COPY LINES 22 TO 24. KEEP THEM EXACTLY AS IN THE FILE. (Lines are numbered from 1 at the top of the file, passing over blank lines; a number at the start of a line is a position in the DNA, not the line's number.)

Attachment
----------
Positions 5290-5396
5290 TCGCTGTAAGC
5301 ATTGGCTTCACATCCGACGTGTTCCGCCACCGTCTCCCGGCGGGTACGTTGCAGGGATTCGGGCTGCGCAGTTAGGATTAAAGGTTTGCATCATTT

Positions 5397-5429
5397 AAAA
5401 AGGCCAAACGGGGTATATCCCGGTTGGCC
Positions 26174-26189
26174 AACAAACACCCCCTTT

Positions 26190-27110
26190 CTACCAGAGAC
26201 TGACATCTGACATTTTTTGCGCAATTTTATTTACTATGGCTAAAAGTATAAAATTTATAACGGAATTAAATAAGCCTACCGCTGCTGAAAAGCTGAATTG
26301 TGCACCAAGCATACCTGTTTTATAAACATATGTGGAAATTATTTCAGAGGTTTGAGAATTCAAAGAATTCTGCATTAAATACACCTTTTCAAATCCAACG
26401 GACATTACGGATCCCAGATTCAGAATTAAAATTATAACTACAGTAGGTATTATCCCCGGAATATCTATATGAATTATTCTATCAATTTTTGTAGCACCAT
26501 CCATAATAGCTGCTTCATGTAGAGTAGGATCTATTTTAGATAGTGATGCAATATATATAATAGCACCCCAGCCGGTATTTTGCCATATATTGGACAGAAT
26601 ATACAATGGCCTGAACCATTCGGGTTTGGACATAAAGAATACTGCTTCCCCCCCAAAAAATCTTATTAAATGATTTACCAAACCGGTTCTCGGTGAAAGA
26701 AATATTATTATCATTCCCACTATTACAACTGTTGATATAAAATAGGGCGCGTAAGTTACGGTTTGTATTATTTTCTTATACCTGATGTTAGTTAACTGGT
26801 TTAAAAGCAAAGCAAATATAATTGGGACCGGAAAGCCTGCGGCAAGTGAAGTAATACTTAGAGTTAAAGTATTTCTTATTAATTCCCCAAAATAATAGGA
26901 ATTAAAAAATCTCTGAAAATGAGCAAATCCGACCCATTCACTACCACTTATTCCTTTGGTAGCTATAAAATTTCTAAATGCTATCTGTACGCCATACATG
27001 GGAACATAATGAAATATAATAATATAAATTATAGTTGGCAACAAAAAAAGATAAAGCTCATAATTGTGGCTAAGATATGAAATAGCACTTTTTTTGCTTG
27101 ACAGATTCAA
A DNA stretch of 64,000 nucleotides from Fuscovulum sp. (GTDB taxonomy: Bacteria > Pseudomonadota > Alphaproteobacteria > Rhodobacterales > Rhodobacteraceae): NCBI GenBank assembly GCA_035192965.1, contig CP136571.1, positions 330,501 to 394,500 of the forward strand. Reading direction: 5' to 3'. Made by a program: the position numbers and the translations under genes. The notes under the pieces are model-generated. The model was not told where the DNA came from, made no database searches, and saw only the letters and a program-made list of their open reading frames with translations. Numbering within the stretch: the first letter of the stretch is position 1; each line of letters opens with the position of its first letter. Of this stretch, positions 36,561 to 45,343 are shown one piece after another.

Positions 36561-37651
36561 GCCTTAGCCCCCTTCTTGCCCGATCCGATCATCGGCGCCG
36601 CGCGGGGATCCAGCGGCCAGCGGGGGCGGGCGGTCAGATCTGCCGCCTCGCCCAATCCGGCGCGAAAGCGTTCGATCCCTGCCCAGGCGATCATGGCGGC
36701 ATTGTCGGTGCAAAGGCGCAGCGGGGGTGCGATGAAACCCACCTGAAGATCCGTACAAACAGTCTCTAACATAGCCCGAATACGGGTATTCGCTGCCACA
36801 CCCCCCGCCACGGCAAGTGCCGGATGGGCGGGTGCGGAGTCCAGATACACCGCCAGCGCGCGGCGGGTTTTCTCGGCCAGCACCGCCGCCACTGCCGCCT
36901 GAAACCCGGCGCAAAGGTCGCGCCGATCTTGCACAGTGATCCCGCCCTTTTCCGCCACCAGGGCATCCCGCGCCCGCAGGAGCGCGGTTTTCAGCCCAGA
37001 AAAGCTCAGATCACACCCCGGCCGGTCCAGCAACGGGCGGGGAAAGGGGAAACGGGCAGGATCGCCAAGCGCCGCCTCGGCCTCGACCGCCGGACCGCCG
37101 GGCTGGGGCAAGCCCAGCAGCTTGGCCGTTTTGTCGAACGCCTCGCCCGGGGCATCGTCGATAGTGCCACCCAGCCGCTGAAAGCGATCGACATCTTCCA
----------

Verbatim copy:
Positions 36561-37651
36561 GCCTTAGCCCCCTTCTTGCCCGATCCGATCATCGGCGCCG
36601 CGCGGGGATCCAGCGGCCAGCGGGGGCGGGCGGTCAGATCTGCCGCCTCGCCCAATCCGGCGCGAAAGCGTTCGATCCCTGCCCAGGCGATCATGGCGGC